Project description:A well-managed chemical nitrogen (N) fertilization practice combined with treated swine slurry (TSS) is necessary to improve sustainability and N use efficiency in rice farming. However, little is known about the fate of N derived from chemical N fertilizer with and without TSS in paddy soil-plant systems. The objectives of this study were (1) to estimate the contribution of applied N fertilizer to N turnover in rice paddy soil with different N fertilization practices that were manipulated by the quantity of treated swine slurry and chemical N fertilizer (i.e., HTSS+LAS, a high amount of TSS with a low amount of ammonium sulfate; LTSS+HAS, a low amount of TSS with a high amount of ammonium sulfate; AS, ammonium sulfate with phosphorus and potassium; C, the control) and (2) to compare the rice response to applied N derived from each N fertilization practice. Rice biomass yield, 15N recovery in both rice grain and stems, soil total N (TN), soil inorganic N, and soil 15N recovery were analyzed. Similar amounts of 15N uptake by rice in the TSS+AS plots were obtained, indicating that the effects of the different quantities of TSS on chemical fertilizer N recovery in rice during the experimental period were not significant. The soil 15N recoveries of HTSS+LAS, LTSS+HAS, and AS in each soil layer were not significantly different. For the HTSS+LAS, LTSS+HAS and AS applications, total 15N recoveries were 42%, 43% and 54%, respectively. Because the effects of reducing the use of chemical N fertilizer were attributed to enhancing soil quality and cost-effectiveness, HTSS+LAS could be an appropriate N fertilization practice for improving the long-term sustainability of paddy soil-plant systems. However, N losses, especially through the coupled nitrification-denitrification process, can diminish the benefits that HTSS+LAS offers.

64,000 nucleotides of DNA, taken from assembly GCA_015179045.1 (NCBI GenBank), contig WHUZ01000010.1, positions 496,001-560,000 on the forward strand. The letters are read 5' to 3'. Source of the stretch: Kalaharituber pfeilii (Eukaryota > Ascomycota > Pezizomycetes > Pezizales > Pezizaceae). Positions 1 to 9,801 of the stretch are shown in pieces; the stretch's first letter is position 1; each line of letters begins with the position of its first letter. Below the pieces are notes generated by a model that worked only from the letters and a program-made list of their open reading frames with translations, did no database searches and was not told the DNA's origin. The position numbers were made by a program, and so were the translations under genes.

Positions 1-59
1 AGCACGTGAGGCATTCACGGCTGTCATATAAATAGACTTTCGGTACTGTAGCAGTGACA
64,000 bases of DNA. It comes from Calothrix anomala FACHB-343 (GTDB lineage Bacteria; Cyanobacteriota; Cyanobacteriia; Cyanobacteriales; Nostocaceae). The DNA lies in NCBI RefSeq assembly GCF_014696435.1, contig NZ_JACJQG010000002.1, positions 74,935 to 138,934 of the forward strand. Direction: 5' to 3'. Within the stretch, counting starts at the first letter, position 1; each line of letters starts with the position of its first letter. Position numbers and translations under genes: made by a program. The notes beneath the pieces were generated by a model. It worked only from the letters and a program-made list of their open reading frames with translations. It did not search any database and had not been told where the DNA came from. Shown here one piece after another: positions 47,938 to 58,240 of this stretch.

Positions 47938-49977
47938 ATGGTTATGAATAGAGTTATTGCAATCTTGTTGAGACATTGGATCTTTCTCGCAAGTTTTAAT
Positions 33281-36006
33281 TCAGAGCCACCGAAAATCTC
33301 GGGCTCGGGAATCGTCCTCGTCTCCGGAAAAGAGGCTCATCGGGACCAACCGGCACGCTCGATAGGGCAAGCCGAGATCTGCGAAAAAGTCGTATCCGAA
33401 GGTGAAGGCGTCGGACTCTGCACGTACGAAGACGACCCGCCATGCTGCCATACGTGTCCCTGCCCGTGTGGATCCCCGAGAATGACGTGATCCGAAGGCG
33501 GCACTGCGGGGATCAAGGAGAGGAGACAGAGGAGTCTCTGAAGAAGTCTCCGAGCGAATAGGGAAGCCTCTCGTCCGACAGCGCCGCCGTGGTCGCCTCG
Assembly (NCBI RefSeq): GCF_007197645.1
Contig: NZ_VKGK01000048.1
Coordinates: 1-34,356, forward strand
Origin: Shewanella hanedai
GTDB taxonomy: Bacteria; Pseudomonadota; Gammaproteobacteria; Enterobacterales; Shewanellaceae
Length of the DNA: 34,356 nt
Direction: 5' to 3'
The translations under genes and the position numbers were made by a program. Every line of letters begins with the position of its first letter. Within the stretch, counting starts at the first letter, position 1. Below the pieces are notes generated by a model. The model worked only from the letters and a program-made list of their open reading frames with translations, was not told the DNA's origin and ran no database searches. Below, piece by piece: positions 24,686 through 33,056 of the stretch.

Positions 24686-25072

Project description:Faced with the scarcity of water resource and irrational fertilizer use, it is highly important to supply plants with water and fertilizer at desiderated stages to improve yield with high water use efficiency (WUE). A pot experiment was conducted to investigate the effects of growth stage-specific water deficiency and potassium (K) fertilization on tomato yield and WUE. The entire growing season of tomato was divided into 5 stages: vegetative growth stage (VG), flowering and fruit setting stage (FS), early fruit growth stage (FG), fruit development stage (FD) and fruit maturity stage (FM). Three soil moisture (W) and three K fertilization levels were set up. W levels included W1, W2 and W3, indicating that soil water was maintained at 60-70% field capacity, 70-80% field capacity, and 80-90% field capacity, respectively. K levels included K1, K2 and K3, indicating that 0 g K2O per kg soil, 0.46 g K2O per kg soil and 0.92 g K2O per kg soil was applied. All combinations of the three W and three K levels were solely imposed at each of the five growth stages, for other four stages, plants were watered to 80-90% field capacity without K fertilizer (W3K1). The permanent W3K1 over the entire growth stage was taken as control (CK). The results showed that W deficiency imposed at all stages significantly affected tomato yield (P<0.01), except for VG stage in which W deficiency did not cause yield loss. K fertilization level during FS or FM stage had a significant effect on yield (P<0.01). A significant interaction effect of W and K on yield was only observed during FM stage. For WUE, significant effect of W deficiency at FS, FD and FM stages were observed, and a significant effect of K levels at FS, FD and FM stages was observed. Specifically, K fertilization was necessary during specific growth stage of tomato (i.e. FS and FM). During FS stage, even if a sufficient water supply seems necessary, a deficit irrigation with K fertilization could be applied as K fertilization could alleviate the negative effect of soil water deficit, however, excess of K fertilization during FM stage should be avoided to maintain tomato yield and WUE.